- “The danger here is we could start spiraling downward as each side takes steps that undermine the process that’s been in place since last June.”
- The latest: Trump was asked today about the activity at Sohae and said he’d be “very disappointed in Chairman Kim” if the news proved accurate, but “it'll ultimately get solved."
Bonus: Another view on the Hanoi fallout
As I wrote on Monday, much of the analysis after Hanoi was that Trump lacked leverage with Kim, who emerged from even a failed summit with increased global stature and little urgency to make a deal.
The activity at Sohae might indicate Kim doesn't view things that way. And Town made a point I hadn't considered about the benefits of Kim's pariah status fading:
"It builds more leverage over time now that North Korea has something to lose. They've lived under sanctions for a long time. But this is new."
3. Ukraine: TV presidency might come to life
U.S. Ambassador to Ukraine Marie Yovanovitch issued a scathing rebuke to Ukrainian leaders this week for failing to tackle corruption. She called for Ukraine’s special corruption prosecutor — whom she said was “coaching suspects on how to avoid corruption charges” — to be fired.
- Meanwhile, President Petro Poroshenko fired a top defense official whose son is accused of using his connections to sell Russian arms components to state-run firms at a big markup.
- “Although corruption is widespread, stealing money intended to fund arms and equipment for the hard-pressed Ukrainian military is a particularly egregious sin in the eyes of many voters,” writes John MacLeod of Oxford Analytica.
Backdrop: Ukraine’s presidential election is March 31. Poroshenko is deeply unpopular and may even be left out of a runoff between the top two finishers. Actor Volodymyr Zelensky, whose only qualification is that he plays a president on TV, is leading the polls. His main selling point is that the old guard are all crooks.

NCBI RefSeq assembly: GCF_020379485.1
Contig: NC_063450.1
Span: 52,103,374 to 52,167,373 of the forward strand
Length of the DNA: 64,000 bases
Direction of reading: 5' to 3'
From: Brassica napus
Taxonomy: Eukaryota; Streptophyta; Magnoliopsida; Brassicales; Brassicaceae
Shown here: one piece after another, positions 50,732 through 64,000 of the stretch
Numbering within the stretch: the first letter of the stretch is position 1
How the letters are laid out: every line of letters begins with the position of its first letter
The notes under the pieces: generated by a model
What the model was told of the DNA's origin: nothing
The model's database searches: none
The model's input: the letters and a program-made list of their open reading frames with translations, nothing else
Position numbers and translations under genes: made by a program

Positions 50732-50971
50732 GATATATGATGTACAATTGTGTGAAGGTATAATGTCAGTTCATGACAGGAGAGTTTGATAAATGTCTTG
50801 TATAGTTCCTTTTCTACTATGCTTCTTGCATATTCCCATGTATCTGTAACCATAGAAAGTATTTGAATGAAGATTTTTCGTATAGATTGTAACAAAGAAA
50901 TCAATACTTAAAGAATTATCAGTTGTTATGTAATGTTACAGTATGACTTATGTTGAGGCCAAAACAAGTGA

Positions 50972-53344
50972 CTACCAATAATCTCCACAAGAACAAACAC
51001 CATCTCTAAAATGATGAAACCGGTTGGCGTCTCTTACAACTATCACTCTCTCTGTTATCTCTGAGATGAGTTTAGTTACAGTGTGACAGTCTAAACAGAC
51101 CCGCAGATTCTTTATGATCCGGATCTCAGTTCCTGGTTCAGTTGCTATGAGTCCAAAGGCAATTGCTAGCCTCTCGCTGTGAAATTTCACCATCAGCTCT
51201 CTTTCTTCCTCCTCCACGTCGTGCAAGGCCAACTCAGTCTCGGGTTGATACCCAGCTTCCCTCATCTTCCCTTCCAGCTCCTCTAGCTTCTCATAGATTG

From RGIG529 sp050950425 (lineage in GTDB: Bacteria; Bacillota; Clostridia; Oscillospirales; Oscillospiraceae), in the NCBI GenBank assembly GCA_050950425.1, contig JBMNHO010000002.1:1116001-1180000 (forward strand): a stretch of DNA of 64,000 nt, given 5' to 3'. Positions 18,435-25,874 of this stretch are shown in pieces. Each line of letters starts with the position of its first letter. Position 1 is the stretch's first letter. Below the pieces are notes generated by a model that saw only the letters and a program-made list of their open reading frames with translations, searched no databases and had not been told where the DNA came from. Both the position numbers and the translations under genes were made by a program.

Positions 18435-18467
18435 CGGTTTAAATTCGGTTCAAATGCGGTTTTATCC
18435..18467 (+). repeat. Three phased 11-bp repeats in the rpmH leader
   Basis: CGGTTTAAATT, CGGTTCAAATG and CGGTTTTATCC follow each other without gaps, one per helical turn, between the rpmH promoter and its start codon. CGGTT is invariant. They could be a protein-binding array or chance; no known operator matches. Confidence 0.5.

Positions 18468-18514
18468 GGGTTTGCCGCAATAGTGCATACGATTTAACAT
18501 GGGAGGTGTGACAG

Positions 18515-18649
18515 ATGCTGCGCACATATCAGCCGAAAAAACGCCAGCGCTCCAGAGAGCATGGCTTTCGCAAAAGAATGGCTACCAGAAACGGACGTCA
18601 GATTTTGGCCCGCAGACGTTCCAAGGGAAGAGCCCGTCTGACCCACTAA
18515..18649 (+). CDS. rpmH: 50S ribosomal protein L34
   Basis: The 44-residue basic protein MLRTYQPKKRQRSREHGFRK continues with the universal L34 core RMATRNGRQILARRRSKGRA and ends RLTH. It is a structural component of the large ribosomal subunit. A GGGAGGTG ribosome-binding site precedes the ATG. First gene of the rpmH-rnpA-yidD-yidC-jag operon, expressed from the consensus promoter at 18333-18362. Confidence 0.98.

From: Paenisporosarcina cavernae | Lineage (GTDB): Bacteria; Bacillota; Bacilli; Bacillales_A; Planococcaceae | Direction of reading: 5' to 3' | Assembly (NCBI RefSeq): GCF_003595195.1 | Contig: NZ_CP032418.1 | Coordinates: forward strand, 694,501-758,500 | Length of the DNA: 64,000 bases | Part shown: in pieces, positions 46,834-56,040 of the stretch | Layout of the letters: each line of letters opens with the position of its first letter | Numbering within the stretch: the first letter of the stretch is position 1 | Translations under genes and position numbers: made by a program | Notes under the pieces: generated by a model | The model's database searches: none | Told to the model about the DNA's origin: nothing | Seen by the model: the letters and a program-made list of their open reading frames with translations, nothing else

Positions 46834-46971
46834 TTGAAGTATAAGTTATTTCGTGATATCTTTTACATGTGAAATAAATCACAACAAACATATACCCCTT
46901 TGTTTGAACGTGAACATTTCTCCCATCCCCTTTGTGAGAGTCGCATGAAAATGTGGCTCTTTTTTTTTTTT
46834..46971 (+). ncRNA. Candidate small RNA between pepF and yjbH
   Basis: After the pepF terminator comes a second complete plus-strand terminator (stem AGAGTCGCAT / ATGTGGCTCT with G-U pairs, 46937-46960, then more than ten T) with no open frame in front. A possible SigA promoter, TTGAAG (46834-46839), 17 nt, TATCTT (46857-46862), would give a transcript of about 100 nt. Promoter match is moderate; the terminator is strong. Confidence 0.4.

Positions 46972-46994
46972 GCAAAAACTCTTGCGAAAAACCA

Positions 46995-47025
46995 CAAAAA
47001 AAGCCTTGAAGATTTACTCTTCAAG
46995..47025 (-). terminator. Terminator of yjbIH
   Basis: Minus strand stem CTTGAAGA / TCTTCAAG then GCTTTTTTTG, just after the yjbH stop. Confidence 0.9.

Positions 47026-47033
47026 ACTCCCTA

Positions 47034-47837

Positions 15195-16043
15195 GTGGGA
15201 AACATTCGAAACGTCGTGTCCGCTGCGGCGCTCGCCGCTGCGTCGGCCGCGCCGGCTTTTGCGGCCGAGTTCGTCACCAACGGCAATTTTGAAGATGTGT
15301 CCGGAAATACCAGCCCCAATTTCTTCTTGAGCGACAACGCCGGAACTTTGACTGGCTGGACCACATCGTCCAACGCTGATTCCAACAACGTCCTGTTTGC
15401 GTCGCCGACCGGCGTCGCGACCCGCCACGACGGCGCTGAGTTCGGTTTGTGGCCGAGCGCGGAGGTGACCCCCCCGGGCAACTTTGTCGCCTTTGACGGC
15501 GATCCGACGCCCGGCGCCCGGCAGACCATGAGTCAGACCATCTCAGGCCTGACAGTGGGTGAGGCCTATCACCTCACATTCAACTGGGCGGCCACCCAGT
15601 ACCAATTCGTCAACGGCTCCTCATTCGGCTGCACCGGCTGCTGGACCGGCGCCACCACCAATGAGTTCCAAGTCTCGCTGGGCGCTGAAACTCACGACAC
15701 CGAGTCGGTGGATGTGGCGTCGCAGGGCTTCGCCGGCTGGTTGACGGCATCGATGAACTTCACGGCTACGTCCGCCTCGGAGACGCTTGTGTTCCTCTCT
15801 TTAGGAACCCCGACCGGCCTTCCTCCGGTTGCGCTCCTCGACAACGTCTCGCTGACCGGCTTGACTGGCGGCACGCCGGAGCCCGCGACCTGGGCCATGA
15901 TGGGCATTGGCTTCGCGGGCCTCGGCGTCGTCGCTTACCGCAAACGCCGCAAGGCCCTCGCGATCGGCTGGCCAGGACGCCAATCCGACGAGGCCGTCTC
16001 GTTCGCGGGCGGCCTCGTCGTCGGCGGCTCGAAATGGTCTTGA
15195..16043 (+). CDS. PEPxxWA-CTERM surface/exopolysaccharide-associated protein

- “Should Zelensky win in the second round in April, a flurry of interests will attempt to fill the vacuum left by his campaign, which has deliberately stayed clear of concrete messages and media interviews,” writes Gwendolyn Sasse of Carnegie.
- Zelensky’s relationship with a controversial oligarch makes things murkier still. For more on that, check out this BBC Newsnight report.
Stay tuned: I’ll have more on this crucial election in the comings weeks.
4. Europe: Balkans rise up
Protests over corruption and abuse of power have swept through Montenegro, Serbia and Albania, three Balkan states with ambitions of joining the EU.
Zoom in: Last Saturday night, 20,000 Montenegrins took to the streets of their capital, Podgorica, write Ryan Scherba and Ari Mittleman of Balkan Insider:
- That's 3% of the entire population and more than three times the capacity of the largest arena in the country.
- The broad mix of protestors has descended each Saturday for the last month. They're demanding the resignation of President Milo Djukanovic, who has been dogged by allegations of corruption.
- Djukanovic has dominated Montenegro's politics for most of the past three decades — during the dissolution of Yugoslavia, the referendum dissolving the union with Serbia and ultimately the accession to NATO.
Why it matters: Montenegro is the newest member of NATO and furthest along EU aspirant, though its bid to join that bloc has been hurt by corruption.
The big picture: "Critics of the EU across the Balkans accuse it of supporting these 'stabilitocracies' — systems run by autocrats whose abuses of democracy are tolerated because they are seen as guarantors of stability in a complex region," per the Irish Times.
5. Trade warrior Trump is just getting started
The big picture: Emboldened by their apparent successes in renegotiating NAFTA as well as the China trade relationship, Trump and his hardline trade czar Robert Lighthizer will train their sights on a slew of other countries.
Japan: The U.S. announced this week an investigation into Japanese titanium exports on national security grounds.
- The Trump administration wants to cajole Japan into accepting quotas on its auto exports and lowering its import tariffs on U.S. beef and agricultural goods.
- With elections coming up, the Japanese government will be reluctant to offer quick concessions. That could mean long and acrimonious negotiations.
European Union: President Trump wants the EU to remove its massive industrial and agricultural subsidies, and he has threatened import tariffs on EU cars if he doesn't get his way.
- Trump agreed to a temporary trade truce with the EU in July while he focused on China, but he may soon be spoiling for a fresh fight.
- European politicians are loathe to scrap support to hugely influential voting blocs, but Trump can inflict real pain on EU automakers. A final decision on auto tariffs is due by May 17.